13. Lev said:
    Many many books by even established authors have turned out to be unreadable

    So true, Lev, and that’s why it’s impossible to speak in anything but generalities. In the case of self pubbing vs. commercial publishing, the odds are with the house that they’ll produce a better book and get it distributed in more venues.

    Richard said:
    the past few years, that seems to have been tossed out the door in favor of what will sell to the lowest common denominator market, or celeb-written books.

    I think this is an over-generalization. I still see a huge number of debut authors and oft-pubbed midlisters coming out of commercial publishing. You’re right that the big presses are looking for the blockbuster books in order to satisfy their corporate masters thirst for huge sales, but they are still pubbing great stuff.

    What gets my goat is that so many of the newer editors in the big houses are about twelve years old, and they aren’t as experienced at digging into the editing process.

    Saman: excellent insight – thank you for sharing. Having a name behind a book is so important. I noticed this when we changed distributors. Our previous distributor was about as lame as they come. Consortium, on the other hand, is fantastic and carries a very well-respected reputation. Why? Because they’re picky about whom the decide to add to their list of publishers.

    Book reviewers know this, so suddenly our books gather more reviews. Genre buyers know this and tend to order more units. This means that readers will see more of our books in more libraries and bookstores.

    Exposure is key in this business, and that’s why DIYers have an uphill battle. They’re competing against what established publishers already possess – the ability to get a quality book to market and into readers’ hands.

  14. NinjaFingers says:

    I actually talked to somebody at a con who’s publisher is AuthorHouse, but her cover art was excellent, the production values on the books were sufficient that I could not immediately tell they were not from one of the better small presses (I could tell it wasn’t a big house because of the type of paper). She’s making money, she’s selling books and she has a possible traditional deal in the works. She told me if that falls through she’s making her own imprint.

    But this is somebody who is going to cons, paying for editing, caring about the quality of her product and who can write (I didn’t buy any of the books because I’m on a ‘book diet’ until my to be read pile has vanished, but I went to her reading and read some excerpts. Perfectly good, perfectly readable traditional fantasy).

    The problem is, that is the *exception*. Self publishing today is as easy as converting a file and uploading it to CreateSpace…and a lot of these books are either not publishable or needed about three-four more drafts. In some cases, people self publish for good reasons, like having a book that is *good* but not currently *marketable* for reasons unrelated to its quality. In most cases, they either can’t be bothered to try traditional publishing, or have a manuscript *everyone* has rejected and think that it is because it is not marketable when it’s actually no good.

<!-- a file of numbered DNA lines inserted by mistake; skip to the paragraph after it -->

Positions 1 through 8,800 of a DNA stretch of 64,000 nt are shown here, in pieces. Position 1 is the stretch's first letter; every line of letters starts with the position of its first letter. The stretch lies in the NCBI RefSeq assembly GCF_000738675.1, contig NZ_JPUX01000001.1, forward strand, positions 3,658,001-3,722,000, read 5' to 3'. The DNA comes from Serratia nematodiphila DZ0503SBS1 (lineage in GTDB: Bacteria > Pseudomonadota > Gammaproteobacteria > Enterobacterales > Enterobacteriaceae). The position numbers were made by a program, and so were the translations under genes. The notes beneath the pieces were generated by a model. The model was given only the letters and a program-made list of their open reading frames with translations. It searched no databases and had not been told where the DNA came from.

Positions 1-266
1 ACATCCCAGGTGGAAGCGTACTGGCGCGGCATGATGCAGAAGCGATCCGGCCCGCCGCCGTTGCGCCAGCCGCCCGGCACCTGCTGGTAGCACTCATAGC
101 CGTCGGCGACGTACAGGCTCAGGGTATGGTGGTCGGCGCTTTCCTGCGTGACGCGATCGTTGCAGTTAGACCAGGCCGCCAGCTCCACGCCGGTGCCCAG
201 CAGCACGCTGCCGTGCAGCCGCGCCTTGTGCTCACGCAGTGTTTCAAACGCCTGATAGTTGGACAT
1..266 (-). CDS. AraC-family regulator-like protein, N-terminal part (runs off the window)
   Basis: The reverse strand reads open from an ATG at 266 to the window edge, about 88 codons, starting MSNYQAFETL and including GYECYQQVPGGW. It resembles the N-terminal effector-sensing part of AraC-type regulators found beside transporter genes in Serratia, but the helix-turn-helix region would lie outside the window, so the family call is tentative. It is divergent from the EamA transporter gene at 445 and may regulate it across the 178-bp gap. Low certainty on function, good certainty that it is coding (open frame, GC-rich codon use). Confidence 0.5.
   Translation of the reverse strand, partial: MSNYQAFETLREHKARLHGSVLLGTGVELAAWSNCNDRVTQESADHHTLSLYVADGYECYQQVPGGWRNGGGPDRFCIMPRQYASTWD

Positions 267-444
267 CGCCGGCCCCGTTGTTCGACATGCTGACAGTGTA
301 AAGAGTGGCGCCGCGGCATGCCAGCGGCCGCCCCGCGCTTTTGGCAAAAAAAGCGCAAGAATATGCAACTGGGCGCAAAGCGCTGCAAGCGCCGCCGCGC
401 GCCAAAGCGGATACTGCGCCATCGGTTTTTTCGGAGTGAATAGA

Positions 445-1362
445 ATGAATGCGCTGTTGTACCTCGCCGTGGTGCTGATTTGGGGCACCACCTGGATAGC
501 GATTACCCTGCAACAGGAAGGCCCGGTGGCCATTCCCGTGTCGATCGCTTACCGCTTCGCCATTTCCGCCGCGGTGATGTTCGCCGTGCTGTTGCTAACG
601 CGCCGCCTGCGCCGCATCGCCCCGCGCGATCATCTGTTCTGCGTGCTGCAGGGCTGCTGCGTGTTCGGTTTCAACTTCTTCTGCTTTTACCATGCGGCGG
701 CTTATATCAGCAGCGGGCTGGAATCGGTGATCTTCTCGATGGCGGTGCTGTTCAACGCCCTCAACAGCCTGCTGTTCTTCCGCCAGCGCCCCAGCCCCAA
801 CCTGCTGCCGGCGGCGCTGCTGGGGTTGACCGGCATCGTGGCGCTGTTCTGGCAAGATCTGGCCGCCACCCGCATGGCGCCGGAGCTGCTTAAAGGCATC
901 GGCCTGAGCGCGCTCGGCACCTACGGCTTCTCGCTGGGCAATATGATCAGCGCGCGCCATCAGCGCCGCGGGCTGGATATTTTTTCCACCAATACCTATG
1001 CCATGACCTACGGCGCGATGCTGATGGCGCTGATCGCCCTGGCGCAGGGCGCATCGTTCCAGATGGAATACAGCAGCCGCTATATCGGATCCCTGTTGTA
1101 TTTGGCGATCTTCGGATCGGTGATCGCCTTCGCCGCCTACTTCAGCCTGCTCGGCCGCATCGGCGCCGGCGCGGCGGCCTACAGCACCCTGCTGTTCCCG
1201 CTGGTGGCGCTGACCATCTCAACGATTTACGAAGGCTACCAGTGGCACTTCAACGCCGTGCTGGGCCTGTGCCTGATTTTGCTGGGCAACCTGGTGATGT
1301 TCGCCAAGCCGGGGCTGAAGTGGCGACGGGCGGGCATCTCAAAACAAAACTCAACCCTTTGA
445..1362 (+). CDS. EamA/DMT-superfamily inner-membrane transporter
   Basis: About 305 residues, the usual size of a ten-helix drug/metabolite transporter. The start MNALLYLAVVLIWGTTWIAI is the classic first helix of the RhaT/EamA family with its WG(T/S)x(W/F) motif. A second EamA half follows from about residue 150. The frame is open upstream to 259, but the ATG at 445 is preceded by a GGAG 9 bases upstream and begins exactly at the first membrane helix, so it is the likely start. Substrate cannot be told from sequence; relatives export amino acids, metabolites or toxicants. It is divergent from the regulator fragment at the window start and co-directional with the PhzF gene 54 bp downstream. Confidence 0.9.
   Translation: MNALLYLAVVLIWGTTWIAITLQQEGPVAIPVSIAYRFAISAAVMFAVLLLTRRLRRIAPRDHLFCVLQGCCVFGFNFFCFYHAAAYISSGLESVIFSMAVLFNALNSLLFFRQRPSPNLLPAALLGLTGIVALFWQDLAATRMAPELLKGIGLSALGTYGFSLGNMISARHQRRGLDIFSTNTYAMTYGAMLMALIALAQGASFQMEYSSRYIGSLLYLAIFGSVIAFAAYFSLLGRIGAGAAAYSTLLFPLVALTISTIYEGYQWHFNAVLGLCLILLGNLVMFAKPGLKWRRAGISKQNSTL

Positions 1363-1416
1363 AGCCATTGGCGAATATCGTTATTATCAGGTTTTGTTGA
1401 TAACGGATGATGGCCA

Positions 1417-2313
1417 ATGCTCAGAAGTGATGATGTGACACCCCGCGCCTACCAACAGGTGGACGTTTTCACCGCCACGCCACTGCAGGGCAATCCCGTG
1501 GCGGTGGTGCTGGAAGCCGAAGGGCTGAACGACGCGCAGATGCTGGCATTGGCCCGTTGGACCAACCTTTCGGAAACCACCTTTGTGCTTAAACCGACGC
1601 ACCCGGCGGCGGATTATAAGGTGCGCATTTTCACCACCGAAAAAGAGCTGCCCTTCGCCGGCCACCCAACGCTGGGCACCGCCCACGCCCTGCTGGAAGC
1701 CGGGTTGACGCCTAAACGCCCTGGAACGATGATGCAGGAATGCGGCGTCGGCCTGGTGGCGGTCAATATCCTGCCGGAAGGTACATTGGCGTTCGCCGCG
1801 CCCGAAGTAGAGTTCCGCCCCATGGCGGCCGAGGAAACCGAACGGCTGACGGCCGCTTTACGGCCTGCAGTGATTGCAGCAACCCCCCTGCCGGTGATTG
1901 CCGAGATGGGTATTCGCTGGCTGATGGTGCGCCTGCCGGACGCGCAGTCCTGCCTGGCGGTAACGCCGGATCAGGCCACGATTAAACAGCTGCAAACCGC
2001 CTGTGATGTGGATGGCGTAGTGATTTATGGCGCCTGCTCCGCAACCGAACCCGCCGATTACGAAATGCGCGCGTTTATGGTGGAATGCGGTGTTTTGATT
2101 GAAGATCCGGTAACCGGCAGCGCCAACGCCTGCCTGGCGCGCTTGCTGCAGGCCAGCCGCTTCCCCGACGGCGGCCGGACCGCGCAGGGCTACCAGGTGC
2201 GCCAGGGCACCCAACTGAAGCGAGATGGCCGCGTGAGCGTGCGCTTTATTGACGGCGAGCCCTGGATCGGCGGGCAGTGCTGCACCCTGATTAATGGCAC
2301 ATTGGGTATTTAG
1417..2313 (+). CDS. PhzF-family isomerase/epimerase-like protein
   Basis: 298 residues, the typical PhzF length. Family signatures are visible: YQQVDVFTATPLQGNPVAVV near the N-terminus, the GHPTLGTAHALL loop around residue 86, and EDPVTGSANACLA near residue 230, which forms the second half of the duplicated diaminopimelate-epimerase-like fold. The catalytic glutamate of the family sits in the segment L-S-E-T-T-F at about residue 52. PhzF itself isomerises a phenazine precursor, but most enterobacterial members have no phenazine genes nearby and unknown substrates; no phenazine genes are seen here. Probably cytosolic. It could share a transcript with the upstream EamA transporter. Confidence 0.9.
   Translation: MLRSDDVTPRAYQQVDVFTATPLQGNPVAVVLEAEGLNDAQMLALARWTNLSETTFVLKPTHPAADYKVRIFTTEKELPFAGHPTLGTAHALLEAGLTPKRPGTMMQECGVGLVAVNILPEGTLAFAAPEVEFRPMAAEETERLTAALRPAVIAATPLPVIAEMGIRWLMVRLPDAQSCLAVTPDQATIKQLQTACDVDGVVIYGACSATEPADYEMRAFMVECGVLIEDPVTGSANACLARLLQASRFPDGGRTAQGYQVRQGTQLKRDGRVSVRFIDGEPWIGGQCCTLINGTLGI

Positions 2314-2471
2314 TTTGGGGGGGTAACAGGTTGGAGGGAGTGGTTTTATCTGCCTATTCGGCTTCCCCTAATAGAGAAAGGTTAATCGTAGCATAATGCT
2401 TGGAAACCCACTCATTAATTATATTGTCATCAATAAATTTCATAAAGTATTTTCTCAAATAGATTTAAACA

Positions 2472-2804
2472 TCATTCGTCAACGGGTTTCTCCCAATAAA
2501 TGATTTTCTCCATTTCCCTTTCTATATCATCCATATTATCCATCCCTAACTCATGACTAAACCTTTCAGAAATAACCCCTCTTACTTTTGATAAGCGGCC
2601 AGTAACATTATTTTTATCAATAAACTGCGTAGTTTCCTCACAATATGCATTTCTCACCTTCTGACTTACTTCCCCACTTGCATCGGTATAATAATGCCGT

Personally, I would not go the DIY or vanity route without evidence that the book I have in my hands is indeed worth publishing and reading. How one obtains that may well be one of the questions for the future as publishing changes. But I would rather go through a nice small press. (Still looking for that sister of yours who does Spec Fic, Lynn ;)).

  15. You’re right, Ninjie, she’s the exception. Stories like this are what pro-DIY advocates showcase in order to argue their benefits. I’ve seen the occasional good-looking AuthorHouse book. They look better because the author had their cover designed by a professional and not one of AH’s in-house designers. They also paid to have their manuscripts properly formatted and edited.

    I’ve also seen AuthorHouse books where they did all the design work and formatting…which really isn’t formatting because they simply take whatever the author turned in and put it into book format. Formatting is an art, and authors have no clue as to how this is done. And neither does AuthorHouse. Nor do they care because, hey, they got their money up front. There’s no incentive for them to provide any excellence because most authors who sign with them don’t know the difference. Those who do, go elsewhere.

  16. NinjaFingers says:

    She works hard, she makes very little actual profit because she plows most of it back into A. Going to cons to sign and B. Ordering more books.

    And she has the unfair advantage of being a very talented artist. Her excellent covers that were what convinced me she wasn’t self-published? She did them *herself*. Which is so not fair. I hate her ;).

  17. Lauren says:

    One of the problems for self-published and vanity-published books is that it is so easy for anyone to do this with current technology. No one has to be savvy or well-educated in the publishing process (editing, design, etc.) in order to join in, resulting in the ocean of books in which the relatively few fine ones are set adrift among the masses. They may come to light by garnering attention but they aren’t going to find it easy. Lev’s book, for example, is excellent. But I do wonder if he will find the success he deserves.

  18. [...] are lost in all the hype about the internet as a new medium for disseminating entertainment. (See here and [...]